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Donald Mackenzie, "King of the Northwest". Astoria. Oregon. St. Louis. Lower Fort Garry, Montreal. North West CompanyDonald_Mackenzie_and_Fort_Astoria,_1812. Hudson's Bay Company. Pacific Fur Company.  Biography of famous fur trader and Governor of the Red River Colony.
Hardbound, Gold Stamped. Price: 212 pages. $35.00

SEE DESCRIPTIVE CONTENTS BELOW.

Donald Mackenzie, (June 15, 1783 - Jan. 20, 1851) fur trader, was born in Scotland, a brother of Sir Roderick Mackenzie of the North West Company, and a cousin of Sir Alexander Mackenzie, the explorer. He was educated for the ministry, but instead of entering that profession went to Canada and joined the North West Company. On June 23, 1810 after ten years experience he was engaged by John Jacob Astor to be one of his partners in the Pacific Fur Company. With Wilson P. Hunt, he led a band of adventurers by the overland route to the mouth of the Columbia River. Mackenzie with his group arrived at Fort Astoria Jan. 18, 1812. He later became the head of a large party which engaged in hunting and trapping. His journeys took him to the rivers Willamette, Columbia and also the Snake, where he established a post. He left Astoria again in March 1813 and in June returned with 140 packs of furs from Okanagan Post, and Spokane River. While carrying supplies to the interior that Fall, he was robbed by Indians. Returning to Astoria, he occupied himself storing salmon until his party learned of the War with Great Britain. Concluding that Astoria would be captured and goods confiscated, he and his partners there sold out to the North West Company, the following Spring. On Apr. 14, 1814, Mackenzie set out for New York, where he remained for some time seeking re-employment by Astor. Failing to obtain it, he returned to Canada and again entered the service of the North West Company. In 1816 he was on the Columbia River, spending his time at Fort George, and Fort William and Spokane House. He rendered valuable service to the company in developing the rich trade of Southern Idaho. His brigade of 1817 was the first to report a year without casualties, and the quality of furs obtained was considerable. Mackenzie was retained when the Hudson’s Bay Company consolidated with the North West Company, and in the following year, 1822, established Chatterton House. In 1824 he was made Chief Factor at Fort Garry on the Red River of the North, and the same year was appointed Councillor of the Governors. Soon thereafter he was made Governor of Red River Colony, the highest post of the Country, next to the Governor-in-Chief, which vast province he ruled, judiciously and with kindness. To him is due credit for the peace and progress which prevailed during the following eight years. He retired in August 1833 and took his family to Mayville, N.Y. where he had an estate. There he lived until his death. Donald Mackenzie was eminently fitted, both physically and mentally, for life in the wilderness. His knowledge of the Indians was remarkably keen and accurate, and his influence over them was great. His boldness and prompt decision, in times of danger, helped to awe and conquer them. His ways and accomplishment astonished his associates; he weighed over 300 pounds, but was so active that he was called ‘perpetual motion’. In August 1825 at Fort Garry, he married Adelgonde Humbert Droze, by whom he had thirteen children.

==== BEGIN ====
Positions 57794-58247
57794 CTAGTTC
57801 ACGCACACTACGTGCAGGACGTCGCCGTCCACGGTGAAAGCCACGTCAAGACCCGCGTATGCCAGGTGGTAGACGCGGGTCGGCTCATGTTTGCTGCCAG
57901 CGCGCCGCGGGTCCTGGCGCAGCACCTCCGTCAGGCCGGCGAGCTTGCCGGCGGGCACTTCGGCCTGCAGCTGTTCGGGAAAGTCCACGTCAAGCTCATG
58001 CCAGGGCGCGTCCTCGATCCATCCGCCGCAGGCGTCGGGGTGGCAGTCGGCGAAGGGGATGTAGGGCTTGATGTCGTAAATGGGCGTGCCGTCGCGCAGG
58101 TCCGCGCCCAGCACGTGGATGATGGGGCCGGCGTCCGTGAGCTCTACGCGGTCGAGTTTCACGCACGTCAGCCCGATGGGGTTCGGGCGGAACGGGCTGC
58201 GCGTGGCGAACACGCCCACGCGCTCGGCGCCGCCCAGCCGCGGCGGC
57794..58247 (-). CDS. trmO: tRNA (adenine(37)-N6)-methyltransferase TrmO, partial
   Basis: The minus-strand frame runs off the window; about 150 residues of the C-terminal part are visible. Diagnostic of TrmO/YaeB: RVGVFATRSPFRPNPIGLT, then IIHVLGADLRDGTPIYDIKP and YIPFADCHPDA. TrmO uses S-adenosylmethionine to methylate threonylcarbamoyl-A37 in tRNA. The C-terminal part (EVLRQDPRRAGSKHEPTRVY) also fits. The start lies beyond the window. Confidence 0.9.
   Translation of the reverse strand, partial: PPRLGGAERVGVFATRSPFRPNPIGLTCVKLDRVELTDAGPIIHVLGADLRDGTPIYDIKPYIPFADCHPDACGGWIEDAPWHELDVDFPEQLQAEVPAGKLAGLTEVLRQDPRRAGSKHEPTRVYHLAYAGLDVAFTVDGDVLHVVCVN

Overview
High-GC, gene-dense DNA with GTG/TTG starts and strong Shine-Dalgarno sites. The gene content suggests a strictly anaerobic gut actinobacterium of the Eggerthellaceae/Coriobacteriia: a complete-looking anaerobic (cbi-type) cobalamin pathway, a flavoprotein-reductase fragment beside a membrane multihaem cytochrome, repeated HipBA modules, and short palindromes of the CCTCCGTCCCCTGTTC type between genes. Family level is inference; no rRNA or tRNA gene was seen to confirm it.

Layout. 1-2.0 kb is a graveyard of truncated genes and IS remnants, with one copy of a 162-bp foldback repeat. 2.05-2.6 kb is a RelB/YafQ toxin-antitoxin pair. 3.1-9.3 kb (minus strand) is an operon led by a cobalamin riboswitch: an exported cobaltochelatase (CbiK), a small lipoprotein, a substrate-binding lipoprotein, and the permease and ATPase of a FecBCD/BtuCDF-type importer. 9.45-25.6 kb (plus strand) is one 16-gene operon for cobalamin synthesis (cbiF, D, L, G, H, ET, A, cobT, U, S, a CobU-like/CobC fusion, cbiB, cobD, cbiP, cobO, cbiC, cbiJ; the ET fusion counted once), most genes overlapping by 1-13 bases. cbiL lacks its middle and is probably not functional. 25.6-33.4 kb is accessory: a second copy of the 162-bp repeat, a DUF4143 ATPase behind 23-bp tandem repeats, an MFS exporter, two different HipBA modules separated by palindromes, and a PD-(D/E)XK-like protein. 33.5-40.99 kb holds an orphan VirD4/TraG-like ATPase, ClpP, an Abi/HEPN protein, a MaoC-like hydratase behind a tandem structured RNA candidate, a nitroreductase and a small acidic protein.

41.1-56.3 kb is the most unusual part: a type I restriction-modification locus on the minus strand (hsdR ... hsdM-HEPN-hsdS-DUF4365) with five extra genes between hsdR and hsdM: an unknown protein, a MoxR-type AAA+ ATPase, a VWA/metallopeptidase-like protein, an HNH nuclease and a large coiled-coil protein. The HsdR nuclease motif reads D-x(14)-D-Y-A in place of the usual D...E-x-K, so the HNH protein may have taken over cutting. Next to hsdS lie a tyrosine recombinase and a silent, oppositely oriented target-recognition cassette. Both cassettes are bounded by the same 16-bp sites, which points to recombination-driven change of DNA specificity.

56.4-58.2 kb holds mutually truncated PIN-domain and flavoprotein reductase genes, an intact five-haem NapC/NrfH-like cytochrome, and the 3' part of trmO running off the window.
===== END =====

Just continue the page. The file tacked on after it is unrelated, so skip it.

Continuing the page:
TABLE OF CONTENTS

PART ONE

CHAPTER I ......13
Donald Mackenzie’s Early Life - Ancestry - Father Killed in Duel - Distinguished Cousin and Brothers - His Desire to be an Explorer – Ernest Cawcroft, Excellent Article in the “Canadian Magazine”! – Donald Mackenzie Sailed from Scotland to Canada, When Seventeen Years of Age.

CHAPTER II ......16
Little known of Donald Mackenzie’s First Ten Years in Canada - Similar to Dumas’ “Twenty Years After” Interval - Joined the North West Company - L. J. Burpee’s Speech, Delivered at Kingston, Ont., as it Appeared in “Queen’s Quarterly” - Commenting on the Lack of Written Knowledge - Successful Careers of his Relatives.

CHAPTER III ......18
Description of Donald Mackenzie’s Personal Appearance - Extraordinary Qualifications - Man of Liberal Education and Endowments - Aversion to Writing his Exploits - Congenial with Every Man - Organization of the Pacific Fur Company by John Jacob Astor - Mackenzie and Hunt made Partners - Wherein Mackenzie Excelled - Astor’s Offer to the Nor’ Westers - Bancroft, Laut and Ross’ Comparison of the Two Leaders.

CHAPTER IV ......22
Departure of the Astorians - Difference of Opinion between Hunt and Mackenzie Regarding Recruits - Voyageurs at Shrine of Ste. Anne’s - Up the Ottawa-Mackinaw a Great Bedlam - Rivalry of the Nor’ Westers - Opposition to Getting Recruits - Ramsay Crooks Taken on as Partner.

CHAPTER V.......24
Via Fox and Wisconsin Portages, and Down the Mississippi to St. Louis - Same Hidden Opposition as at Montreal and Mackinaw - Manuel de Lisa and the Missouri Company - Hunt Regrets Not Taking Mackenzie’s Advice - Another Partner, Joseph Miller Taken on - Four Hundred & Fifty Miles up the Missouri, Nov. 16, 1810 - Gaiety of the Canadian Voyageurs - Change of Leaders - Robt. McLelan Joins Party.

CHAPTER VI ......26
Hunt Returned to St. Louis - Lisa also Sending an Expedition up the Missouri - Pierre Dorion, a Half-breed Interpreter Secured - Insisted Wife and Babies to Accompany Him - Party Met Daniel Boone - At the Nodowa River April 17, 1811 - Historian Skinner’s Comparison of Leaders - Crossing the “Equator” on the Platte - One Large Boat Armed with Swivel and Howitzer - Two Frightened Members Were Left Behind - Trouble with the Sioux.

CHAPTER VII ......29
Adventure with a Ponca - Message from Lisa, who was Pursuing Our Astorians - Three Kentuckians (One Scalped) Join Party - Donald Mackenzie’s Strategy with the Sioux - Conference with the Savages - the Pipe of Peace - Another instance of Donald Mackenzie’s Strategy with the Arickaras - Arrival of Manuel de Lisa.